Friday, September 3, 2010
And who will Wilhelmina choose?
September 4, 1898
There continues to be a lot of public attention "throughout the civilized world" upon the young Queen Wilhelmina of the Netherlands, reports the Marquise de Fontenoy. This is not due to her recent assumption of "the sovereignty of the Netherlands," but because she is expected to "make an announcement on her matrimonial intentions." The queen's marriage "is naturally of the utmost importance not only to the Dutch people themselves but likewise to the other European powers."
The French, it is said, would like the Queen to marry Prince Harold of Denmark, Prince George of Greece, "or the member of some other reigning family whose sympathies might be relied upon to be more with the Franco-Russian alliance than with Germany."
The French are well aware that if Wilhelmina marries a German prince, Holland "runs a great danger of being first of all brought into the sphere of Germany, and then incorporated in the military, political and economic confederation of sovereign States known as the German Empire."
There is also an "immense amount of pressure" on Wilhelmina to marry one of her German cousins, "all the influence of her family being exercised in favor of such a match. The prince in question is Prince Bernhard of Saxe-Weimar, the younger of the two sons of the late Hereditary Prince of Saxe-Weimar, who died several years ago in the south of France. Bernhard's elder brother, Prince Wilhelm is not only the heir to his grandfather, the Grand Duke of Saxe-Weimar, but also the heir presumptive to the Dutch throne, as the late Grand Duchess of Saxe-Weimar was the sister of Wilhelmina's late father.
Everything "predictable" is being done to prepare Prince Bernhard "for the role of Prince Consort." He has been educated partly in the Netherlands, and spends a part of each year at the Hague in a palace that he owns, and he has been "thrown as much as possible into the society of the young Queen." For the past few weeks, the Prince has been Wilhelmina's guest at her country palace.
But there is every reason to believe that Wilhelmina "does not approve of his suit." She has seen "too much of him," and her character is "sufficiently wilful, independent and contrary to lead her to take an objection to any one who she believes is being forced upon her."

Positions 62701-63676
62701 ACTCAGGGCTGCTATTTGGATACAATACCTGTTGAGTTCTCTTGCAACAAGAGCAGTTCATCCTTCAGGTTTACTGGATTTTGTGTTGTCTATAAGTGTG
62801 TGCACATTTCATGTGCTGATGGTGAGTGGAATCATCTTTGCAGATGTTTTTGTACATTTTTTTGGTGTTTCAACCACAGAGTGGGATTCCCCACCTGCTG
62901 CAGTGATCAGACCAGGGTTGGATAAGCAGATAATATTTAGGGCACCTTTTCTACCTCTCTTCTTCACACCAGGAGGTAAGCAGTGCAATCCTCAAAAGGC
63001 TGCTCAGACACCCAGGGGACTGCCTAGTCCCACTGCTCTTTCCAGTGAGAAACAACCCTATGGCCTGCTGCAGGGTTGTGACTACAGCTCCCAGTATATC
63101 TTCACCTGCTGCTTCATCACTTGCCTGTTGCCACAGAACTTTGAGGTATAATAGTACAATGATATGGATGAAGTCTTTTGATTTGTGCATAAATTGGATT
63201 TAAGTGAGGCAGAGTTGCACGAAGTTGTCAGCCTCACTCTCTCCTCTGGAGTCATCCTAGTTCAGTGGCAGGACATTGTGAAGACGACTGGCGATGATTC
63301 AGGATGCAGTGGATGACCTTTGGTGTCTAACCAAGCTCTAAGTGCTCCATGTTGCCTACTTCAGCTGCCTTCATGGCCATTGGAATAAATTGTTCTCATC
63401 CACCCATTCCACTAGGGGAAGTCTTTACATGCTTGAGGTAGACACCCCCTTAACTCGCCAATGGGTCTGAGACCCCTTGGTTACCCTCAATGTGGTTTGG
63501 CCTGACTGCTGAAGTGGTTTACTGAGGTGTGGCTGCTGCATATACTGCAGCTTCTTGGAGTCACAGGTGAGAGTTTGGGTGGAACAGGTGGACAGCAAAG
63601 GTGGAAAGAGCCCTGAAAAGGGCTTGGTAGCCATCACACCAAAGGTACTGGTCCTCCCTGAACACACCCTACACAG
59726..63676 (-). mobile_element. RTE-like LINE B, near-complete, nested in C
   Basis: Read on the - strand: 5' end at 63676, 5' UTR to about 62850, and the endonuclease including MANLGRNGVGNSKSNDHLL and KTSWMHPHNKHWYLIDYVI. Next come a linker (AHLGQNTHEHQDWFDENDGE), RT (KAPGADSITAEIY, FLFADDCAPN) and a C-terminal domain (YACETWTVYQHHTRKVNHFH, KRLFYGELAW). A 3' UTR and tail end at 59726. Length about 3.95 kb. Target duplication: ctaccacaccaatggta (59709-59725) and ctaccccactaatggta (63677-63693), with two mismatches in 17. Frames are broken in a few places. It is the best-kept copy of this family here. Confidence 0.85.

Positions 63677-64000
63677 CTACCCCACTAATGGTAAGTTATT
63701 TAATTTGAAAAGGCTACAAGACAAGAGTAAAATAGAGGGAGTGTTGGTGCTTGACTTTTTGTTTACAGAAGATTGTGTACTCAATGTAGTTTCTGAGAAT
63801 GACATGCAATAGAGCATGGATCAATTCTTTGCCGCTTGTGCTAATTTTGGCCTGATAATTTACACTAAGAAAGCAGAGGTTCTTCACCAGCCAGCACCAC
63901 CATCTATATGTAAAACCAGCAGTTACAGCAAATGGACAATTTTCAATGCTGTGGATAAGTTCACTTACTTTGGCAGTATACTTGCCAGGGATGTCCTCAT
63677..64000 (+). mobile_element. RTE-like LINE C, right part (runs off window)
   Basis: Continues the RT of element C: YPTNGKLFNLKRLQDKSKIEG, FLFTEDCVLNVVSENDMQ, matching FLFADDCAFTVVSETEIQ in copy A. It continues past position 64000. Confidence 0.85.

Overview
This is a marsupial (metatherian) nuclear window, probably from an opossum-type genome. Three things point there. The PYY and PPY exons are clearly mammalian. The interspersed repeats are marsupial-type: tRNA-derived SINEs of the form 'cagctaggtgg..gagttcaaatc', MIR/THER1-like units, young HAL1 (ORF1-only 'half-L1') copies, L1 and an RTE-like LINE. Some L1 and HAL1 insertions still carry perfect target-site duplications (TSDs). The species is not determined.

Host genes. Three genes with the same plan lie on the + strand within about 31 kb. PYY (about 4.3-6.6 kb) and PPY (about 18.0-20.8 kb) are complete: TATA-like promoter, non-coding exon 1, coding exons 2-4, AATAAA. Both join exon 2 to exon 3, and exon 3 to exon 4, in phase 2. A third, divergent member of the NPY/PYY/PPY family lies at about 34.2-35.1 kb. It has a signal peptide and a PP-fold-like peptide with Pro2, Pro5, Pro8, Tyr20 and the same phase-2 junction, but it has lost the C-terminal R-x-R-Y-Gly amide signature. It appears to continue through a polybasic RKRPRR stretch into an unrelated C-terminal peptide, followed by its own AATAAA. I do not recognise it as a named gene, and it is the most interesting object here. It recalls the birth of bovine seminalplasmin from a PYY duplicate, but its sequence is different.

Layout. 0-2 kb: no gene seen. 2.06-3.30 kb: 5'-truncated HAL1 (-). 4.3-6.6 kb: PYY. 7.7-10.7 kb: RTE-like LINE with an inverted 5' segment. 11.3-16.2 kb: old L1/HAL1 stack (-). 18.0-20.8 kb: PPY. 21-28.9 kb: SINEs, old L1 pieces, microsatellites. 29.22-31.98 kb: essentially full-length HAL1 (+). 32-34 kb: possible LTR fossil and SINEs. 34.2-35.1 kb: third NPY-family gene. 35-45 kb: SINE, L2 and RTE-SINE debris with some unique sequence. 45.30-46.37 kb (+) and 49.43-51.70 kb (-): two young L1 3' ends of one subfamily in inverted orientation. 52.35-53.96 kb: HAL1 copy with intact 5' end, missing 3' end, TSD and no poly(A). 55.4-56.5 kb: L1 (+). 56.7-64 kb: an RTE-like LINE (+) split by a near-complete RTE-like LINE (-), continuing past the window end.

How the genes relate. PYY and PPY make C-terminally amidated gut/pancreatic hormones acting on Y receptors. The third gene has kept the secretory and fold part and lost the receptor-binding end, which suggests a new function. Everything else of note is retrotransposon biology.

Wilhelmina is more likely to "make her selection from among the other Princes" who will be Amsterdam to attend the festivities during the coming week. Wilhelmina's resolve to not marry Prince Bernhard is strengthened "by the knowledge that her subjects would infinitely prefer her to marry some non-German prince."
Queen Wilhelmina is "expected to thrown her handkerchief to one of the young Princes assembled at Amsterdam this week to attend her coming of age festivities."
Curiously enough "each country, save England, is sending a marriageable Prince" to the celebrations.
Denmark will be represented by "the good-looking and dashing Prince Harold." Many feel he is favored by the young Queen, and has the best chance of "winning the prize. Harold is the younger son of the Crown Prince of Denmark.
Belgium will be represented by Prince Albert, the heir to King Leopold II. A marriage between Albert and Wilhelmina "would entail a dynastic union between the two kingdoms, which were parted by war and revolution in 1830."
Prince George will represent Greece, and "may possibly captivate" Wilhelmina "by reason of his enormous bulk." Russia's representative will be an unmarried Grand Duke.
Sweden's representative will be Prince Eugen, the artist son of King Oscar. The Prince is known for his "exceedingly democratic opinions." Eugen is "clever, good looking, thoroughly unaffected" and spent several years studying in Paris.
Italy was planning to send the Count of Turin. But he is "not fancy free," and he was recently sent across the Atlantic to the United States "to put an end to an intimacy which had developed into something much akin to a scandal."
In addition to the Saxe-Weimar princes, the Prince of Wied and the son of Prince Albrecht of Prussia, will attend the celebrations.
Wilhelmina will get to choose her future consort, but the marriage will have to be sanctioned by the Dutch parliament. If she marries without consent, the marriage will be "considered illegal and morganatic," and her descendants will be barred from the throne.